The Yellow Wallpaper: Review

The Yellow Wallpaper

Jane (Alexandra Loreth) and her husband John (Joe Mullins) are going away to a house where everything is peaceful and John thinks the change in location can help Jane’s condition. Jane suffers from something they used to call a ‘social disease’ and what with it being the 19th century, very little is known about mental health.

However, John is assured that in his position as a doctor he knows what’s best for his wife, so while he’s away at work he leaves her to wander around the house and garden. At first Jane seems to be at ease with the world and enjoys the tranquillity of it all. Unfortunately, after her frustration starts to gain momentum once again, she becomes transfixed, almost obsessed with the yellow wallpaper in her bedroom.

John and the housemaid, Mary (Clara Harte) seem totally unaware of this new diversion in Jane’s life, but as the hold of the yellow wallpaper slowly takes over, Jane’s mind starts to slip away.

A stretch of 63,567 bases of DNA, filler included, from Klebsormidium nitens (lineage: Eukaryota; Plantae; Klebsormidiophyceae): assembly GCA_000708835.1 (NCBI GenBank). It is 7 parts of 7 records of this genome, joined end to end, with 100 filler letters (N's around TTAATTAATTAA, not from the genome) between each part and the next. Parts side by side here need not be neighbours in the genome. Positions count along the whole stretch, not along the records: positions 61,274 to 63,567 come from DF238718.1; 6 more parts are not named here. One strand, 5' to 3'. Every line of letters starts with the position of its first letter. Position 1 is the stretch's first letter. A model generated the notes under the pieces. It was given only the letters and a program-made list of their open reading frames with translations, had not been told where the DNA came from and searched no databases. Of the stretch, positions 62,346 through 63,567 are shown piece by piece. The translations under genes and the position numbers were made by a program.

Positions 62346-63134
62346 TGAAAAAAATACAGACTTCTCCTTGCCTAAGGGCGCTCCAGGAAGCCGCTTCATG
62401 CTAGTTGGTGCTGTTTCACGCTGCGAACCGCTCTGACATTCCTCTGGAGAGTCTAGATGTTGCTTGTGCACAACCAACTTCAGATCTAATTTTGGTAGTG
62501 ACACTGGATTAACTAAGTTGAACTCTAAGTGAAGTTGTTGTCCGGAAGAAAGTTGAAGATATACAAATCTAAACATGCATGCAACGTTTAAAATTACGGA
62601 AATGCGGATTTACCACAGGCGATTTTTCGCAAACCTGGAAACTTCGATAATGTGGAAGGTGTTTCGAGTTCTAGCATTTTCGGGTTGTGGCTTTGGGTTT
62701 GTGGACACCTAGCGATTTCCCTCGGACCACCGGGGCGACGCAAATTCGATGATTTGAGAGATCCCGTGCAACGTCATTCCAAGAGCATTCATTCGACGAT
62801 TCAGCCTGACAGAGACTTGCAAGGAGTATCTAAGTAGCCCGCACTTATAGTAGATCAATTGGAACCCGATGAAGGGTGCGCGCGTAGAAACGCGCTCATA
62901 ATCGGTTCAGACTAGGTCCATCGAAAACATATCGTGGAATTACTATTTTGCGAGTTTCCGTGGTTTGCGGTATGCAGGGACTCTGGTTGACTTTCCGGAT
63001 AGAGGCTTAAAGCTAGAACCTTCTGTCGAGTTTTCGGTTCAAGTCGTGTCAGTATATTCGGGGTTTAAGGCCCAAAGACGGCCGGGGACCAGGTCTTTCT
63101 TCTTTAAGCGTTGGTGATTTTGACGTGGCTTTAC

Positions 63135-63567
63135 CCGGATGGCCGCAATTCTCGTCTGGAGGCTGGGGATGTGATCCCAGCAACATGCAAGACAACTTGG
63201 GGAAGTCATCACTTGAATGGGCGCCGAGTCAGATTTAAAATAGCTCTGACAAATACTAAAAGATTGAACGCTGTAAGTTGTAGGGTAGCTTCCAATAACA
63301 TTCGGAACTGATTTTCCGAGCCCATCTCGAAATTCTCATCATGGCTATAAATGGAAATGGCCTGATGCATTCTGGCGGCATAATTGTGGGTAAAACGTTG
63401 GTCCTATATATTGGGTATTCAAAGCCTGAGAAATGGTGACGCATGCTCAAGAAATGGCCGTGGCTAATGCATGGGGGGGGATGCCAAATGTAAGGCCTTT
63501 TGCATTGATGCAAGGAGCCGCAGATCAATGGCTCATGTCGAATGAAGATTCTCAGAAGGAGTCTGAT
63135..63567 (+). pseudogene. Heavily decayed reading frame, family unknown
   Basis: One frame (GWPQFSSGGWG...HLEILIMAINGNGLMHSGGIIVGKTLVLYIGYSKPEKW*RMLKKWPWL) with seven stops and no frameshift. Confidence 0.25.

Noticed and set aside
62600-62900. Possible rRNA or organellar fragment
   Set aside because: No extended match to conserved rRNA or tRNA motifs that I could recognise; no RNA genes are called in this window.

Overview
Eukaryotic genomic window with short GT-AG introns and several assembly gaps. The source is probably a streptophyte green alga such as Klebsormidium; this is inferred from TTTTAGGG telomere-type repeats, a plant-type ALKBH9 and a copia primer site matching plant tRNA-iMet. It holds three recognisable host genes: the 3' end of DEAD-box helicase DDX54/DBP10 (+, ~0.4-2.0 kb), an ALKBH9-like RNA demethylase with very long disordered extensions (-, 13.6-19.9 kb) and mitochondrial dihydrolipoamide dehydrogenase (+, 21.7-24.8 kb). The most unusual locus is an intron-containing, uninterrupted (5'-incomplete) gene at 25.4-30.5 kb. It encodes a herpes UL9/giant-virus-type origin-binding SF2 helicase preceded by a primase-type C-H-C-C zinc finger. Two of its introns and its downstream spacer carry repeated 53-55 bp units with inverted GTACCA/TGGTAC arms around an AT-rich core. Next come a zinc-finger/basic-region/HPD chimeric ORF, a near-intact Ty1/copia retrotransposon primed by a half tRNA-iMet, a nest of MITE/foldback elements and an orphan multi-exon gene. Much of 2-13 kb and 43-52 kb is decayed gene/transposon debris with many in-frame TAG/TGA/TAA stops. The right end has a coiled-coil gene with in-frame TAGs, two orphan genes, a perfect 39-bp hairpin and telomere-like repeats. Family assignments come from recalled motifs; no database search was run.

The Yellow Wallpaper is an adaptation of Charlotte Perkins Gilman’s classic short story, directed and adapted for the screen by Kevin Pontuti. Considered to be a story way ahead of its time, The Yellow Wallpaper tells the story of a woman overwhelmed by mental health problems and the slow decline of her mind as those around her don’t understand.

Beautifully shot, Pontuti’s adaptation stays faithful to the original story and with its increasingly intrusive score and its claustrophobic framing, The Yellow Wallpaper helps the audience to feel what Jane is really feeling.

Alexandra Loreth gives a great performance of a woman who may very well be one of the best written women in American literature. Her changing moods throughout show a range which fully encapsulates the role and keeps the audience captivated by her.

For those who haven’t read or even heard of the original short story, then they may not fully understand the influence and the way that it resonates with people even today. So, perhaps a little more could have been done in order to show its audience how closely it resembles what many are going through today. However, hopefully this adaptation will encourage others to seek out Gilman’s short story and appreciate a well told story in an era which misunderstood the difficulties of mental health.  

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